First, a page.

J then opened a glass-paned door into what looked like a bathroom and invited us all in. The Argentinian woman decided then she didn’t want the place, which was a win for me, because I already knew that I really did want.

The room, as I quickly saw, was not just a bathroom, but also a bedroom.

It’s hard to describe, but I’ll try. You walk into a tiled room with a shower and a rather large palm-plant — the care and keeping of which is apparently part of my rental contract. J explained: “You just water it when you take showers.” I have to take a shower every two days, otherwise the plant will die, and I’ll be held accountable. I have to make sure I don’t get any soap in the plant. Also, if the plant grows too large, I’m to tell J, so he can cut off the excess and put it somewhere else in the apartment. Sure enough, 3 other plants — the shower plant’s children — were scattered around the apartment’s kitchen area. I don’t know why there is a plant in the shower. I didn’t care. I loved it.

From the shower, one then continues on to the sink and the toilet and a small cubby for clothes and luggage and such. Above said cubby area, accessible by a small wooden staircase, is a desk area and a bed.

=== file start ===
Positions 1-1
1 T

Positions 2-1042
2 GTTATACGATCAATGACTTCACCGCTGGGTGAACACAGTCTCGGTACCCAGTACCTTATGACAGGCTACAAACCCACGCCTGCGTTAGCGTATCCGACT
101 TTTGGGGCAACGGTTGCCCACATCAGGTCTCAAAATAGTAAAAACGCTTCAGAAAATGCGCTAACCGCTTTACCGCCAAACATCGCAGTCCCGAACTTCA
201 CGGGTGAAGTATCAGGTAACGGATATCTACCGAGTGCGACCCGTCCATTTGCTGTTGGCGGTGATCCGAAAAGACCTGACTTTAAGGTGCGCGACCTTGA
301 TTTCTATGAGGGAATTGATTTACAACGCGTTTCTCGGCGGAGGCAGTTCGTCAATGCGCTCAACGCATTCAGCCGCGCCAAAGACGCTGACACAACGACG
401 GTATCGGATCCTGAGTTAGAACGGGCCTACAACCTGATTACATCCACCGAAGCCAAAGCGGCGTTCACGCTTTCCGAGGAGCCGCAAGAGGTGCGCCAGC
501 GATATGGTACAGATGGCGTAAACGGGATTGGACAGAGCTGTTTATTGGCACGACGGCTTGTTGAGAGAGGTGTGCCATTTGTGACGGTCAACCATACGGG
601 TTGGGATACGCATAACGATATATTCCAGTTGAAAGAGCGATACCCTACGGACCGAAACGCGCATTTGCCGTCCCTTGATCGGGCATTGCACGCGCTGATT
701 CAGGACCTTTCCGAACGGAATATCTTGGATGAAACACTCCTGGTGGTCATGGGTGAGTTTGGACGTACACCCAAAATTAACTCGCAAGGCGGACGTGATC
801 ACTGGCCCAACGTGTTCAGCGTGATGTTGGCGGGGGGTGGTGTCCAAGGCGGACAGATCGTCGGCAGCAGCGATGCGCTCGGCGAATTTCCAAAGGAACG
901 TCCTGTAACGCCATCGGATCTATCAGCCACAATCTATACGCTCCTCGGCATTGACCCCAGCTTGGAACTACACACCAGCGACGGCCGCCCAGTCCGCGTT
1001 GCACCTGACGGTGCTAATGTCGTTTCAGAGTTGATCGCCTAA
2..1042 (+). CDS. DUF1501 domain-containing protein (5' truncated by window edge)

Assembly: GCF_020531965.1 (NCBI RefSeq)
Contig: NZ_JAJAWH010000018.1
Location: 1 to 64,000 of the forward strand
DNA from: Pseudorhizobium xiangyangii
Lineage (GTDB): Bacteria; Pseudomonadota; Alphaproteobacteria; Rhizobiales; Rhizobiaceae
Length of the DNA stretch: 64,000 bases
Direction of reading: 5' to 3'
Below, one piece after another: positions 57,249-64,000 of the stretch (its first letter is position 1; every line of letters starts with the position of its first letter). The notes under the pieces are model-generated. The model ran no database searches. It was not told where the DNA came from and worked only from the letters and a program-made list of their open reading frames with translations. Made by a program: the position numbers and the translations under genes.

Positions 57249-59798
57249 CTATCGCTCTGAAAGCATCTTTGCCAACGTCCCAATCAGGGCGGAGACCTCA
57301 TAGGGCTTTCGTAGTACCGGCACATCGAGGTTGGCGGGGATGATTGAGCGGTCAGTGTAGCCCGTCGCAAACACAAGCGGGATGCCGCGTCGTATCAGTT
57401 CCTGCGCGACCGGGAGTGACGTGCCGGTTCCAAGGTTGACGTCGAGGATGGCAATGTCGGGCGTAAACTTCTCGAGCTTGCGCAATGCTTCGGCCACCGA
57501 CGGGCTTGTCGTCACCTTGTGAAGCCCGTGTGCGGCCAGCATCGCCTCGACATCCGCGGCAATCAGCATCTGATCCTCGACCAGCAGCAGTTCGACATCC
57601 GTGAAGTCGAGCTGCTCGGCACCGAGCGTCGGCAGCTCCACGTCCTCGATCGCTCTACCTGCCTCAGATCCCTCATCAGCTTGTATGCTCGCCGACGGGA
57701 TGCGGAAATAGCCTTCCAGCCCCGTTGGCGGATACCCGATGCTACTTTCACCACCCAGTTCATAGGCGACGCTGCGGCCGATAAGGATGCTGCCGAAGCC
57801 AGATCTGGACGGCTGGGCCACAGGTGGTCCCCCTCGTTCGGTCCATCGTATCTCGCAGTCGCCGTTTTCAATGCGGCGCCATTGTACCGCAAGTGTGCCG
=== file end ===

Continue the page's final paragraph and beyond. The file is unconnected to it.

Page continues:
So, it’s all one room. All of it.

Enough for me. I’m just one person.

I told J I wanted the place, and we agreed on terms and a 4:00 pm signing this afternoon. Zeina and I thanked J and the the pretty Argentinian woman — thank goodness she thought it was all to weird to rent – and wandered off into the mild Parisian night to have dinner and meet one of her American friends who was an au pair in the city.

I could say more about my night, but it was pretty simple after that and I’m really pretty tired. I have to get ready for school and such.

Just know, dear readers, that I am not homeless. I’ll move in later this week, I imagine. I’ll explain more later, but I have to shower, and if I don’t want the plant to die, I have to make sure that I’m used to the idea of daily showers.

It won’t be hard, of course, but just in case. I haven’t made the formal acquaintance of the plant, but it seemed like a happy sort of plant, and I’d hate to kill one of my new roommates because I don’t feel like bathing.

Death by lack of personal hygiene isn’t fun for anyone involved.

Read Full Post »